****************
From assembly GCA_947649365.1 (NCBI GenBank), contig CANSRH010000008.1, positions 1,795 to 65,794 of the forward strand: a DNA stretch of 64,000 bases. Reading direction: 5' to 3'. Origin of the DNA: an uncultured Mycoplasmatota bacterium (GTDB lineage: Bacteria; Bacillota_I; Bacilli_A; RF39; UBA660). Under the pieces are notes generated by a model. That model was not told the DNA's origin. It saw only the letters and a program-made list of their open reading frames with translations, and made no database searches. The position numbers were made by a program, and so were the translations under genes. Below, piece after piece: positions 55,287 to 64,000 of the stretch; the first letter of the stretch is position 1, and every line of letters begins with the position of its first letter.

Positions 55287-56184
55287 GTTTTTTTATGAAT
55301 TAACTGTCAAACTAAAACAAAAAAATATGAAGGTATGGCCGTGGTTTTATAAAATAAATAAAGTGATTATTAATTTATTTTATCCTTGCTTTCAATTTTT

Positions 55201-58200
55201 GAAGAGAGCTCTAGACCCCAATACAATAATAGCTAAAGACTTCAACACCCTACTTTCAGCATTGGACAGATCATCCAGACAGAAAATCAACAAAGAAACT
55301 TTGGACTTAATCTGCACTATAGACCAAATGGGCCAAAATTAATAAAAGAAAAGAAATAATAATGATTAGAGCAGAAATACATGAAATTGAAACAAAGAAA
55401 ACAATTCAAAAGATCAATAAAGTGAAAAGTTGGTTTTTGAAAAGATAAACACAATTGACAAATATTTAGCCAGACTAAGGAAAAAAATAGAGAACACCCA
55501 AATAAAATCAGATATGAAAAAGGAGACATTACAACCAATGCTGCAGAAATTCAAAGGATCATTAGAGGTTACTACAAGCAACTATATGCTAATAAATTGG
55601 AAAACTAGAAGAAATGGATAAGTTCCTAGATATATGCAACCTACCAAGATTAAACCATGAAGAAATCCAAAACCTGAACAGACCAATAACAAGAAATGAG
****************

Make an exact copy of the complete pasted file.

From assembly GCA_947649365.1 (NCBI GenBank), contig CANSRH010000008.1, positions 1,795 to 65,794 of the forward strand: a DNA stretch of 64,000 bases. Reading direction: 5' to 3'. Origin of the DNA: an uncultured Mycoplasmatota bacterium (GTDB lineage: Bacteria; Bacillota_I; Bacilli_A; RF39; UBA660). Under the pieces are notes generated by a model. That model was not told the DNA's origin. It saw only the letters and a program-made list of their open reading frames with translations, and made no database searches. The position numbers were made by a program, and so were the translations under genes. Below, piece after piece: positions 55,287 to 64,000 of the stretch; the first letter of the stretch is position 1, and every line of letters begins with the position of its first letter.

Positions 55287-56184
55287 GTTTTTTTATGAAT
55301 TAACTGTCAAACTAAAACAAAAAAATATGAAGGTATGGCCGTGGTTTTATAAAATAAATAAAGTGATTATTAATTTATTTTATCCTTGCTTTCAATTTTT

Positions 55201-58200
55201 GAAGAGAGCTCTAGACCCCAATACAATAATAGCTAAAGACTTCAACACCCTACTTTCAGCATTGGACAGATCATCCAGACAGAAAATCAACAAAGAAACT
55301 TTGGACTTAATCTGCACTATAGACCAAATGGGCCAAAATTAATAAAAGAAAAGAAATAATAATGATTAGAGCAGAAATACATGAAATTGAAACAAAGAAA
55401 ACAATTCAAAAGATCAATAAAGTGAAAAGTTGGTTTTTGAAAAGATAAACACAATTGACAAATATTTAGCCAGACTAAGGAAAAAAATAGAGAACACCCA
55501 AATAAAATCAGATATGAAAAAGGAGACATTACAACCAATGCTGCAGAAATTCAAAGGATCATTAGAGGTTACTACAAGCAACTATATGCTAATAAATTGG
55601 AAAACTAGAAGAAATGGATAAGTTCCTAGATATATGCAACCTACCAAGATTAAACCATGAAGAAATCCAAAACCTGAACAGACCAATAACAAGAAATGAG